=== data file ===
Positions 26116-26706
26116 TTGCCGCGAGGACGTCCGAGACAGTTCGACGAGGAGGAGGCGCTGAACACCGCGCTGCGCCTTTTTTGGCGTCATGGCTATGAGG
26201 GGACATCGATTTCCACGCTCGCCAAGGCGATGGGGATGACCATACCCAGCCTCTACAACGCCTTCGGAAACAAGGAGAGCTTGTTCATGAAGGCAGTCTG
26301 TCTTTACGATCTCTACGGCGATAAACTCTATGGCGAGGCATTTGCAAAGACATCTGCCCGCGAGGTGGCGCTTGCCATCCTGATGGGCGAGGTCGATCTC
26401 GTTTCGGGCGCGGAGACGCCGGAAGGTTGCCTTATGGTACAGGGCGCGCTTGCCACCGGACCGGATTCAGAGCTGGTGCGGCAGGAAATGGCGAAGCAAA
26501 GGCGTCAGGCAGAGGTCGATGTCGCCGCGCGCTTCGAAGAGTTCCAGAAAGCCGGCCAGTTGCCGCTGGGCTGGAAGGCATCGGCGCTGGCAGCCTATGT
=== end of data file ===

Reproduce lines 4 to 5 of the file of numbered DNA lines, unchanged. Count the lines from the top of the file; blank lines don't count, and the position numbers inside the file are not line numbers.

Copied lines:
26301 TCTTTACGATCTCTACGGCGATAAACTCTATGGCGAGGCATTTGCAAAGACATCTGCCCGCGAGGTGGCGCTTGCCATCCTGATGGGCGAGGTCGATCTC
26401 GTTTCGGGCGCGGAGACGCCGGAAGGTTGCCTTATGGTACAGGGCGCGCTTGCCACCGGACCGGATTCAGAGCTGGTGCGGCAGGAAATGGCGAAGCAAA